Andy Warhol’s “Coca-Cola ”
Crystal Bridges Museum of American Art
The typical raw materials of valuation are numbers – and investor relations people get very comfortable working with metrics that feed investors’ calculations for growth, margins, cash flows, multiples of earnings and the like, and assorted more granular numbers.
But what value do you assign to your company’s brand? Your customer base? Your products or product lines? Valuing these seems open to as many interpretations as, say, a painting by Andy Warhol. Assigning a dollar value seems more like art than science.
So I find it interesting when brand gurus, from time to time, peg the best-known brands as having a monetary value. Recently I ran across the “Global 500 2017” – a list of the world’s most valuable brands – published by Brand Finance, a London consultancy in brand strategy.
The list itself is interesting to browse. No. 1 in 2017 is Google, nudging Apple to No. 2 from its place at the top last year. The iconic Coca-Cola, a favorite of old-school marketing profs (and Andy Warhol), has slipped to No. 27. Christian Dior is No. 500.
The directory is sortable by industry, country or year. If you sort for your industry or country, you’ll see the big names – maybe your company’s, if you rate. If not, it’s still interesting to see who did make the list. (Estimated dollar values are given for the top 100. Beyond that, the Brand Finance table is a teaser to draw you into buying their services or reports. Everyone’s got to make a living.)
So what makes the Google brand worth $109 billion, and Apple $107 billion, and Amazon $106 billion?
Poking around for Brand Finance’s Methodology page, you can pull back the curtain. When they talk about a brand, they mean the trademark – words, iconography and other intellectual property. The value, then, is an estimate of what you would have to pay to buy (or could gain by selling) global rights to that brand. Brand Finance estimates the future revenue that a brand will generate, applies a royalty rate, and does a net present value calculation. Along the way, the gurus mix things like a brand’s financial performance with its emotional connection and sustainability to score “brand strength” on a scale of 1 to 100. Then they multiply by a royalty rate based on deals in the relevant sector. And they apply that to forecasts of future revenues related to that brand. Stir, mix and – voila! – brand value.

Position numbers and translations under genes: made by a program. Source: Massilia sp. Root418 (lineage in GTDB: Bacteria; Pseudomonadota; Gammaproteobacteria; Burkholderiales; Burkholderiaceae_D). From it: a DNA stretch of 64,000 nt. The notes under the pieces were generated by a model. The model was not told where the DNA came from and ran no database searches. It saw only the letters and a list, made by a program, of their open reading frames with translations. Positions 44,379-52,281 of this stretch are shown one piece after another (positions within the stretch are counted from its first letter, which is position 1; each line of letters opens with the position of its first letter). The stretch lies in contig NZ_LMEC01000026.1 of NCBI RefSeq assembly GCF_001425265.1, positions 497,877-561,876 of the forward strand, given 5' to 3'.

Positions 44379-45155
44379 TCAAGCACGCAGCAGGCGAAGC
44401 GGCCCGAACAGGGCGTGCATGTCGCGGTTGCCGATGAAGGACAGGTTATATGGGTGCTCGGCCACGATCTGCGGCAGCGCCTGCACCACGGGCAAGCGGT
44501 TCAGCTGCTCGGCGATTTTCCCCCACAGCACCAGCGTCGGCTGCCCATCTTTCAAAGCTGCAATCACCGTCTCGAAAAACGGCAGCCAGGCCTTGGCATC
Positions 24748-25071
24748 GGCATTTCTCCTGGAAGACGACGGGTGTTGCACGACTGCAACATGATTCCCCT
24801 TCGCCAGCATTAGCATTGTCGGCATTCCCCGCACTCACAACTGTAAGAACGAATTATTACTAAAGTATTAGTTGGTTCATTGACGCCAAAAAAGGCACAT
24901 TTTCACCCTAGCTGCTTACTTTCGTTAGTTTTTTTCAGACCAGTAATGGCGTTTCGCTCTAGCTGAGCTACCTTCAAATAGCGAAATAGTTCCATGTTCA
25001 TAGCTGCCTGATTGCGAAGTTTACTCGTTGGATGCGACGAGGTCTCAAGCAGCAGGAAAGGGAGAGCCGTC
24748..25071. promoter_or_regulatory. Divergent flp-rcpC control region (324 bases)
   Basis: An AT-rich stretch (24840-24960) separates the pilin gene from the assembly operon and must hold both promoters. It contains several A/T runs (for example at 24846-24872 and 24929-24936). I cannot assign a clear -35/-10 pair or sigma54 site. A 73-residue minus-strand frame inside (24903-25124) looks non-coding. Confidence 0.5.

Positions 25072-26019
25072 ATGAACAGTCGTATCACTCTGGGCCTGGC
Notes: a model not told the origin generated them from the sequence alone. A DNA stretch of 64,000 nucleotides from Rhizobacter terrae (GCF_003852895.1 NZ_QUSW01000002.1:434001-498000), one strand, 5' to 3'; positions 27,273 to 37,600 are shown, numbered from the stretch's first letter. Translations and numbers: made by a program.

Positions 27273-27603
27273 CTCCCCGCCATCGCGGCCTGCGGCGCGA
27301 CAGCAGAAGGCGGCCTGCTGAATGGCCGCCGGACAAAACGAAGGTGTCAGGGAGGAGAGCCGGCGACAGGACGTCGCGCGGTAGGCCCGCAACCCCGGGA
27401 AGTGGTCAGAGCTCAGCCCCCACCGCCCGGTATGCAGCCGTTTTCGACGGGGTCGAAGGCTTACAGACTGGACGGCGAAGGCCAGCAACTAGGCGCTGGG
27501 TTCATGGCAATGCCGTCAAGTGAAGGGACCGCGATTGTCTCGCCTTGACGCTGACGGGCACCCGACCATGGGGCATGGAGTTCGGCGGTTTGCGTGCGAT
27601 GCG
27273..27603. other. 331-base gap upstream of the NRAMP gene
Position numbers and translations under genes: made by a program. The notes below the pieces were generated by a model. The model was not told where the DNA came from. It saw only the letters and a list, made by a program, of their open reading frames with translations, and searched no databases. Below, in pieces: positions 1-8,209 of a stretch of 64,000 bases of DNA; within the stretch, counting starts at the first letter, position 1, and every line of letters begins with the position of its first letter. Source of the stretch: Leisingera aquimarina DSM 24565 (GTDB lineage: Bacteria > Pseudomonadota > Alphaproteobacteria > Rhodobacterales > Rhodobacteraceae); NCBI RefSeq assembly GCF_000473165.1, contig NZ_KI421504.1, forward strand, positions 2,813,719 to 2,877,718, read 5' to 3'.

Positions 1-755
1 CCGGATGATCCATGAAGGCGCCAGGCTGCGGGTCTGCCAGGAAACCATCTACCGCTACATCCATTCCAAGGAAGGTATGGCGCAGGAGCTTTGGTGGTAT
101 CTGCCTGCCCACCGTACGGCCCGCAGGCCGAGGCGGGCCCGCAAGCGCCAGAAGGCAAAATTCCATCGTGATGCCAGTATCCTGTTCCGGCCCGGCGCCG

In my mind, intangibles are best understood qualitatively. Saying the Starbucks brand is worth $25.615 billion seems less meaningful than talking about its actual financials, plus forecasts – or looking at today’s market cap. Investors should qualitatively understand those emotional connections, daily habits of customers, sales of other stuff under the Starbucks name, and so on. Separated from the organization, all the baristas and training, aromas in the stores, and whatever else goes into the “brand,” the value of the name could go way down. Sometimes it happens fast, when a big crisis overtakes a company. More often it is slow, as management loses its edge or people’s tastes change and leave the brand behind.
When it comes to assigning monetary values to brand, I must confess I feel more confident with, well, the numbers – in the sense of sales, margins, discounted cash flows.
But it’s still interesting to contemplate the value of your company’s brands (corporate and products). We should all analyze and talk with investors about the durability, customer loyalty, competitive strengths, and values that maintain and bring growth to our brands. Investors will factor this into their assessment of brand value – which is the one that counts in IR.
What do you think?